Encouragement From The Word

Playing with fire

Have you noticed that a lot of people seem a bit obsessed with Hallowe’en?

I’m not talking about kids going out and soliciting sugary treats from neighbours here – I’m talking about grown up adults who have turned the month of October into a season of macabre decorating.

In one sense, there can be much fun in this.  After all, many people – sometimes, the same people! – have fun decorating for Christmas.  I suspect that most people who make a big deal out of Hallowe’en do so simply for fun.

But there can be a darker side to this fun.

When adult celebrations of Hallowe’en become more about the spiritual realm, we’ve moved from fun to fire.  And dabbling in the spiritual realm is playing with fire.

What followers of Jesus need to understand – and remember – is that while much of life on this earth is fun and enjoyable, we fight a spiritual battle every day.

Every day, there are attempts made by the devil and his angels to undermine the work of God, and all work for good, in this world.  And God’s people have a responsibility to fight those attempts, not celebrate them.

By all means, go and buy yourself a bag of ‘fun size’ chocolate bars; I recommend waiting until All Saints’ Day (November 1), when stores have these treats on a deep discount.  But don’t celebrate that which the Lord works to destroy.

If you choose to take your children trick-or-treating, let them have fun with it. But take the time to explain to them that what we are doing is a fun way to meet neighbours and get some treats. As they get older, help them realize that there is a spiritual realm from which they require protection from God the Holy Spirit, and that Hallowe’en shouldn’t go beyond the realm of fun for people who belong to Jesus.

The one who does what is sinful is of the devil, because the devil has been sinning from the beginning. The reason the Son of God appeared was to destroy the devil’s work” (1 John 3.8, NLT).

Advertisements
Encouragement From The Word

Let your light shine…through a pumpkin?

There are varying opinions among followers of Jesus regarding what to do about Hallowe’en. Some say we should steer clear of it because God’s people shouldn’t be celebrating the devil’s holiday. Others say we should engage, either because it’s just dressing up for fun or because it’s a way to witness to the community.

I have some sympathy with each side, I must admit.

Hallowe’en is a contraction of All Hallows’ Eve, the day marked in the liturgical calendar ahead of All Hallows’ Day, or All Saints’ Day, which is November 1. Its origins, my wife reminds me, are Christian: poor children would go door-to-door in search of food. Prayers would be said over homes. The needy would be cared for. God’s work would be done. Only later did a more sinister element come into the celebration of All Hallows’ Eve.

The devilish twist that has come to Hallowe’en is yet another mark of the depravity of humanity. The idea that anyone would throw eggs at the homes of those who do not give out candy is not part of the original plan. Rolling large pumpkins down hills and having them splat into whatever got in their way is not what the poor children of small English towns were seeking to have happen. Putting poison in apples or razor blades in candies is not what was intended for marking All Hallows’ Eve.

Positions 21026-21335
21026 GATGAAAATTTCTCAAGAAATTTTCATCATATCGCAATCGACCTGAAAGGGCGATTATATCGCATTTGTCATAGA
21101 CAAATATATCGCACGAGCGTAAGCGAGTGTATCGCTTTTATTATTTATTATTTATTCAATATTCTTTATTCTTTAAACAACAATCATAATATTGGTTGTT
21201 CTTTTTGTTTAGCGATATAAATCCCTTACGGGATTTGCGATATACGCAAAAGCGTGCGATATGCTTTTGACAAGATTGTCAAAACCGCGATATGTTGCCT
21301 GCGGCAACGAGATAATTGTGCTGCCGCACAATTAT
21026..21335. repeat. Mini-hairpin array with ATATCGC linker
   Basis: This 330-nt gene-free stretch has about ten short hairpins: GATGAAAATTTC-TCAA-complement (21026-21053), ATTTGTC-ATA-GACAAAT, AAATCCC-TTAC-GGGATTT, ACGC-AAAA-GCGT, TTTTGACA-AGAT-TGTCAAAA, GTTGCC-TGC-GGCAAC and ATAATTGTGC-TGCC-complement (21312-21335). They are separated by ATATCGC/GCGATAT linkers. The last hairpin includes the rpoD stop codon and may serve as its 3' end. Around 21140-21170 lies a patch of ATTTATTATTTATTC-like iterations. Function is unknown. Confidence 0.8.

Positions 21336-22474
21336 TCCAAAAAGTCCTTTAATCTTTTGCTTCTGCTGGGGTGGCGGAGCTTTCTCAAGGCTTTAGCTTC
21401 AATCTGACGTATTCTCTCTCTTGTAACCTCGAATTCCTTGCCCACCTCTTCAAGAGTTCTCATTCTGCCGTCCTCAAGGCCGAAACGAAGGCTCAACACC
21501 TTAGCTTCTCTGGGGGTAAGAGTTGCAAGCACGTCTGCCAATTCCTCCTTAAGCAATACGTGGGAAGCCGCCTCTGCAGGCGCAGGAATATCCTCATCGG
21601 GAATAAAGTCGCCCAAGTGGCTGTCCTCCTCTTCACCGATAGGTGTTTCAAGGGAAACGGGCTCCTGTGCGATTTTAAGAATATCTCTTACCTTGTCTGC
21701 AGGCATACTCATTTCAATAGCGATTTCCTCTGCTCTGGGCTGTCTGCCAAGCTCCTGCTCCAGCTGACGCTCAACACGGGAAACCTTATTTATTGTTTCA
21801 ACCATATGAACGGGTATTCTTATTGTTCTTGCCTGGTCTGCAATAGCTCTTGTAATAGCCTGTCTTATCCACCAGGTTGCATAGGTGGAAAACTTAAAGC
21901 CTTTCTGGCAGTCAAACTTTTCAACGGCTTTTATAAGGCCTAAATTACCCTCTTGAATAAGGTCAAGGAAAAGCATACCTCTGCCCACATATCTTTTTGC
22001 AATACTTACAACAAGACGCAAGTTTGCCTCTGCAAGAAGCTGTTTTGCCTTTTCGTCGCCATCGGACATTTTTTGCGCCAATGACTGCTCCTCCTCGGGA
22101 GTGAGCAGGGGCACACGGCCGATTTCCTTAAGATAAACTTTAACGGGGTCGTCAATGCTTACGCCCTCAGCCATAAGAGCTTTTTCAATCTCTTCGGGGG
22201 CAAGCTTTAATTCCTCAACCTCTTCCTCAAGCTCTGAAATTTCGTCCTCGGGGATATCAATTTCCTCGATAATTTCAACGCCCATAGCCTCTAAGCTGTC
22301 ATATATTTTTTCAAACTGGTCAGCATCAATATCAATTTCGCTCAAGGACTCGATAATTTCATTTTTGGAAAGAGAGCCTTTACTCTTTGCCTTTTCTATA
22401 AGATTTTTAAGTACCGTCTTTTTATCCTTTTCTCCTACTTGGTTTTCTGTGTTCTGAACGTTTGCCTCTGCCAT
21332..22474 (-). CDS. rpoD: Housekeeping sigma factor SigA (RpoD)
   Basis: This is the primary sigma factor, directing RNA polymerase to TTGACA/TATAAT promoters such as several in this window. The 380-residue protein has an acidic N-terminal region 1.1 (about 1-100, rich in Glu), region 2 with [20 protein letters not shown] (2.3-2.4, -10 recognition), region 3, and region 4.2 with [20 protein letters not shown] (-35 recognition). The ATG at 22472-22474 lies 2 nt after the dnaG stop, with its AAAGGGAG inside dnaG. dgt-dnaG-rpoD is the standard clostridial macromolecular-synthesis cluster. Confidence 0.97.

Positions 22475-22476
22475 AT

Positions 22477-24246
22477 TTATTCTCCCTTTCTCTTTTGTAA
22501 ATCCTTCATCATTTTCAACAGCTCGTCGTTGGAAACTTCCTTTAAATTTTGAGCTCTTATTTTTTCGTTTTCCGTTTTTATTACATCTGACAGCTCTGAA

Can Hallowe’en be redeemed? For a while, one would see ‘alternative’ gatherings, where kids were asked to dress up as their favourite Bible character and come to the church. But it just wasn’t the same for anybody. There are still alternative activities that are offered, and they can be fun.

Taking your kids around to neighbours’ homes can be a way to build bridges with your neighbours, perhaps leading to relationships that could help you share God’s love. Opening your home to kids who come seeking goodies can be valuable, too. Carve a cross into your pumpkin (to ‘let your light shine’!). Don’t wear a scary costume. Engage the kids in real conversation. On top of that, opening your door to trick-or-treaters can be a way to get Scripture into their, and their parents’, hands and hearts. I especially recommend Scripture selections – little snippets from the Bible on pertinent topics – from the Canadian Bible Society. They aren’t doctrinal in nature – just offering pure Scripture in an easy-to-read translation that will give the kids who come to your door something to think about…something to chew on as they chew on the goodies you’ve given them!

But if you’re going to mark Hallowe’en as a form of Christian witness, make sure the candy you put in beside the Scripture selection is really good stuff. After all, the Bible tells us to “Taste and see that the Lord is good” (Psalm 34.8a, NIV)!

By the way, more important than Hallowe’en, today is Reformation Day. It was on this day in 1517 that Augustinian monk Martin Luther made public 95 ideas for reforming the church from the inside. In today’s terms, it “went viral”, and began the Protestant Reformation. Happy Reformation Day! May the Lord bless you in whatever way you celebrate.